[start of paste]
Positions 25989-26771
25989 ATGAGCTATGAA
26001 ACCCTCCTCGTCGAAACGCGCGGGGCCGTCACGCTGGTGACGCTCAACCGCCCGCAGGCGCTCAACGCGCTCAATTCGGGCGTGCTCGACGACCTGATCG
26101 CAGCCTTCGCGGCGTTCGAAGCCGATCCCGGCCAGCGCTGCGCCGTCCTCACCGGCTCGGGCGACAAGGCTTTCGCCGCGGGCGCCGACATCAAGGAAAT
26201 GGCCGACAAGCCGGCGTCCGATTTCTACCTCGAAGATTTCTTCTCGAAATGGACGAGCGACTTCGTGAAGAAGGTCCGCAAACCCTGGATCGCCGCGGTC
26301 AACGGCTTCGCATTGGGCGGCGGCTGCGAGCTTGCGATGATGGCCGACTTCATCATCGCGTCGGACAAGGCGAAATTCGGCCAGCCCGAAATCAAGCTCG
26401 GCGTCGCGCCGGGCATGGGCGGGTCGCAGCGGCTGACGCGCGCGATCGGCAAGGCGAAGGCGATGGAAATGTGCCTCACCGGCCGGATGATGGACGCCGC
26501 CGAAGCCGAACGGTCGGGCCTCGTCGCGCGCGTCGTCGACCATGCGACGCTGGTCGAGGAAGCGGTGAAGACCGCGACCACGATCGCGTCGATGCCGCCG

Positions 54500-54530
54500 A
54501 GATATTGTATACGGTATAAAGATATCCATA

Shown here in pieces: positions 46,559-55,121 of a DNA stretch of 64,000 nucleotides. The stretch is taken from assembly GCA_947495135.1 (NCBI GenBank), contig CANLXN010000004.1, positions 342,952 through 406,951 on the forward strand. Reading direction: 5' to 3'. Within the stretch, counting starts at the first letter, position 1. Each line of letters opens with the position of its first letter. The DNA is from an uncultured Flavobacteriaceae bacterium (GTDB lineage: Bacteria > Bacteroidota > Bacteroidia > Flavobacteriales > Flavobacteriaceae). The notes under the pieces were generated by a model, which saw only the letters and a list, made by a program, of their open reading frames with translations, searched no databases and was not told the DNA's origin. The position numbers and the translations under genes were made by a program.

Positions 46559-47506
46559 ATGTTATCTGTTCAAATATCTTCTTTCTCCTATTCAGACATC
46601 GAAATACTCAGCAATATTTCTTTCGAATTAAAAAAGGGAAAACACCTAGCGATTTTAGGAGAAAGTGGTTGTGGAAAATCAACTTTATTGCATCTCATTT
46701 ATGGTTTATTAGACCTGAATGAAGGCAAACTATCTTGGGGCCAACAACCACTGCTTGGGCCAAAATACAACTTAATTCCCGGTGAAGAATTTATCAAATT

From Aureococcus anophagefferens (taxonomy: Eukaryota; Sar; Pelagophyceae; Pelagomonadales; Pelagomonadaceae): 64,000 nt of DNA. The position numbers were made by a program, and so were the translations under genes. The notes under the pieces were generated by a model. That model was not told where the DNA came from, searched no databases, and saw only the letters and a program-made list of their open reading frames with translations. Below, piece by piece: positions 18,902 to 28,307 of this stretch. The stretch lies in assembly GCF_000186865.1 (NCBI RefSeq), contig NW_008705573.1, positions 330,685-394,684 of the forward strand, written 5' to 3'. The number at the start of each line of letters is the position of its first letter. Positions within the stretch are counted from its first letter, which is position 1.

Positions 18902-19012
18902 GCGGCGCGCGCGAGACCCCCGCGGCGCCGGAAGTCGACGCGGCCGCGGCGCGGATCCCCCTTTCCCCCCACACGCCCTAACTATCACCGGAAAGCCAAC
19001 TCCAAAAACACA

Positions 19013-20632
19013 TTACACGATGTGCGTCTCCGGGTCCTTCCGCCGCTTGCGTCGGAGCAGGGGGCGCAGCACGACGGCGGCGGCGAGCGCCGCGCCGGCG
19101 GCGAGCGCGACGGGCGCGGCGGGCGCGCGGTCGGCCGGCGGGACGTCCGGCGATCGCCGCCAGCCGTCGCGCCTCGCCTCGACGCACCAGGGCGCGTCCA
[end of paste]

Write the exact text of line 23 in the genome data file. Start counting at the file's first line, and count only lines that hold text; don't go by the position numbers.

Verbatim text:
19101 GCGAGCGCGACGGGCGCGGCGGGCGCGCGGTCGGCCGGCGGGACGTCCGGCGATCGCCGCCAGCCGTCGCGCCTCGCCTCGACGCACCAGGGCGCGTCCA